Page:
First and foremost, this trial seeks to make a scientific contribution to the field of depression and anxiety treatment among PwE. This will be the first trial in which an Internet-based intervention is evaluated that has been designed specifically to address the unique needs of PwE. It is also one of the few such trials in which diagnoses are established by a structured, validated interview. Several additional methodological strengths are noteworthy, including follow-up assessments and the inclusion of an array of validated measures for the primary outcome of depression and secondary outcomes such as anxiety, quality of life, epilepsy disease status, and potential negative effects of treatment, which are highly relevant for the quality and safety management of novel Internet interventions. As in most studies, these strengths are balanced by some methodological limitations, including the lack of clinician outcome-ratings, laboratory tests, or brain imaging measures. Studies utilizing such methods are desirable but costly, and it is hoped that future investigations, including health-economic studies, will further explore the effects and utility of the novel, Internet-based intervention described and tested in this trial.
Recruitment is ongoing. It is anticipated that the trial will be completed (T3) by October 2017.
Cognitive behavioral therapy
Depression and Anxiety Scales
Epilepsy Self-Management Scale
Generalized Anxiety Disorder questionnaire, 7 items
Inventory for the Assessment of Negative Effects of Psychotherapy
Patient health questionnaire, 9 items
Persons with epilepsy
Randomized controlled trial
Work and social adjustment scale
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We acknowledge the contributions of the multidisciplinary development team at Gaia, who designed and produced the Internet intervention examined in this study, as well as the contributions of the patients, relatives of patients, and treatment providers who provided feedback and valuable suggestions in the intervention development process.
This research is funded by Gaia, the e-Health company that developed, owns, and operates the Internet intervention evaluation in this trial. There is no external funding. None of the authors who are not employed by Gaia (MH, SA, KB, JS, YN) receive any remuneration from Gaia.
Availability of data and materials
BM drafted the manuscript. BM, MW, MH, SA, KB, JS, FS, and YN designed the study, made critical contributions to the conception of the study and participate in data acquisition. All authors have participated in the review and revision of the manuscript and have approved the final manuscript to be published. No professional writers were and will be used.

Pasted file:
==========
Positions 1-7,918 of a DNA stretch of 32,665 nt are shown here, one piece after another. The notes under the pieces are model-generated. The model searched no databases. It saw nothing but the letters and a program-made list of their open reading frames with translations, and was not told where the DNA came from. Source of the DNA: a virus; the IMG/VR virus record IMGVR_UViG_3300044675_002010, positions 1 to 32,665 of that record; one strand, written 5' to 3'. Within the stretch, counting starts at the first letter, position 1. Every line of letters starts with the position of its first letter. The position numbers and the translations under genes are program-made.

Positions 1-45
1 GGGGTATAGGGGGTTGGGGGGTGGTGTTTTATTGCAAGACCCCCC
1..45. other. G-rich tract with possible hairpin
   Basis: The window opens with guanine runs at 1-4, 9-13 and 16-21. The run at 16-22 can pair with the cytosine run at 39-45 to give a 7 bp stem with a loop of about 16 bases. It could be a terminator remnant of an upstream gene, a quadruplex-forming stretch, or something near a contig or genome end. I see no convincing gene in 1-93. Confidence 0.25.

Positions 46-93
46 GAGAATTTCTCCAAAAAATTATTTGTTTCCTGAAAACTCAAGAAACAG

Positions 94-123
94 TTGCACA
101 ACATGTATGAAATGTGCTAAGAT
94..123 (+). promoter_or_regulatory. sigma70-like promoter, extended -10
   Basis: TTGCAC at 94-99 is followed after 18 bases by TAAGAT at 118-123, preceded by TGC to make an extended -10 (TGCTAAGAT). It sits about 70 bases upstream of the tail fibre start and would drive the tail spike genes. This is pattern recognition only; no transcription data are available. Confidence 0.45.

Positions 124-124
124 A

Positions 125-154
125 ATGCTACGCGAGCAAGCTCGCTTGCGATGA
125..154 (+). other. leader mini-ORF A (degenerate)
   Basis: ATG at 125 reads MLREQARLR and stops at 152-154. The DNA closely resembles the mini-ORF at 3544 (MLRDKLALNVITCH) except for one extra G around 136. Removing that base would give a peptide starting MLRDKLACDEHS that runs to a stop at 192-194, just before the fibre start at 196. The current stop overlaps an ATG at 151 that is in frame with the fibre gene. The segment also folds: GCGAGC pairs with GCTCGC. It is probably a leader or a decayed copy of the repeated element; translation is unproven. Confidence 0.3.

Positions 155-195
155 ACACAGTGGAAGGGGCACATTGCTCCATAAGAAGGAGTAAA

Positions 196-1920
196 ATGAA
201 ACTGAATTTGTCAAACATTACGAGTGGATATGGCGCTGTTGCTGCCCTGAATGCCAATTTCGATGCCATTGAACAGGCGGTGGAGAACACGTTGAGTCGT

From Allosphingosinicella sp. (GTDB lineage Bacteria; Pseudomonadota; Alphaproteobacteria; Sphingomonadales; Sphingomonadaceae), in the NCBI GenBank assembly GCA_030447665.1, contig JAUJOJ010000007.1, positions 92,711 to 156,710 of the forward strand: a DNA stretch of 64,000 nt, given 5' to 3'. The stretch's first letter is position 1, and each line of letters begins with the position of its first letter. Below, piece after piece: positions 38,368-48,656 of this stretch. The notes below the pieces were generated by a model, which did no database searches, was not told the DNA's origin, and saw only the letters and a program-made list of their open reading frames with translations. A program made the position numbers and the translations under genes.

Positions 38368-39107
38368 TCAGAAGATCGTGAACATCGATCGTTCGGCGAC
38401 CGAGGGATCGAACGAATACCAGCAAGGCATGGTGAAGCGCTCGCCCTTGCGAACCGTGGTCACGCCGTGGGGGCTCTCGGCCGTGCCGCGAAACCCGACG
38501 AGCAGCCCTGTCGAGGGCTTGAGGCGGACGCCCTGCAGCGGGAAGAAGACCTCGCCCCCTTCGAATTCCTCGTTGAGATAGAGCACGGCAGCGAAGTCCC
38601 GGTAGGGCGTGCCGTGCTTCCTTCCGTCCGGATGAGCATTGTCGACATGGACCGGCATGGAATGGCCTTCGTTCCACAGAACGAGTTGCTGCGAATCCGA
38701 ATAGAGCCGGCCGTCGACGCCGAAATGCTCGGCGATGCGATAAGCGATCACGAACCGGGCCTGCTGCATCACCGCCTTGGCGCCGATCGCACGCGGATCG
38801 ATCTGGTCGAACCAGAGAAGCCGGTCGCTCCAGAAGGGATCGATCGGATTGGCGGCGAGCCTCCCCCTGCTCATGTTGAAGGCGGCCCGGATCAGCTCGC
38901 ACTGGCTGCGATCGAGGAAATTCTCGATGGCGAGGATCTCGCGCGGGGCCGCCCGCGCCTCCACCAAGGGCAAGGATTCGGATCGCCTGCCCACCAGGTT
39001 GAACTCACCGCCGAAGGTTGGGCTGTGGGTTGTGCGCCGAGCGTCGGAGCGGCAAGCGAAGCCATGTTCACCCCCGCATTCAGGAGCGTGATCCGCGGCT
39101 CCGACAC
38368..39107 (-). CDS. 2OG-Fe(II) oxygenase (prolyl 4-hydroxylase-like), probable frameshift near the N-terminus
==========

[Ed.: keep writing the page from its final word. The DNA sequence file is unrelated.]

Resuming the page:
BM, MW, and FS are affiliated with Gaia, the e-Health company that funds this trial and that developed, owns, and operates the Internet intervention evaluated in it. BM is employed full-time as research director, MW is CEO and founder of Gaia, and FS is employed full-time as research associate. The other authors (MH, SA, KB, JS, and YN) declare that they have no competing interests.
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Ethics approval and consent to participate
The study has received ethical approval from the Local Ethics Committee of the Faculty of Psychology and Human Movement Science of the University of Hamburg, Germany (reference number: 30 2016). The study was registered at ClinicalTrials.gov: NCT02791724 on 01 June 2016, prior to commencement of participant recruitment. All procedures performed in the study involving human participants are in accordance with the ethical standards of the ethics committee, and with the 1964 Helsinki declaration and its later amendments or comparable ethical standards. Informed consent will be obtained from all individual participants included in the study. No animal studies will be carried out by the authors for this research.
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Meyer, B., Weiss, M., Holtkamp, M. et al. Protocol for the ENCODE trial: evaluating a novel online depression intervention for persons with epilepsy. BMC Psychiatry 17, 55 (2017). https://doi.org/10.1186/s12888-017-1229-y
- Internet interventions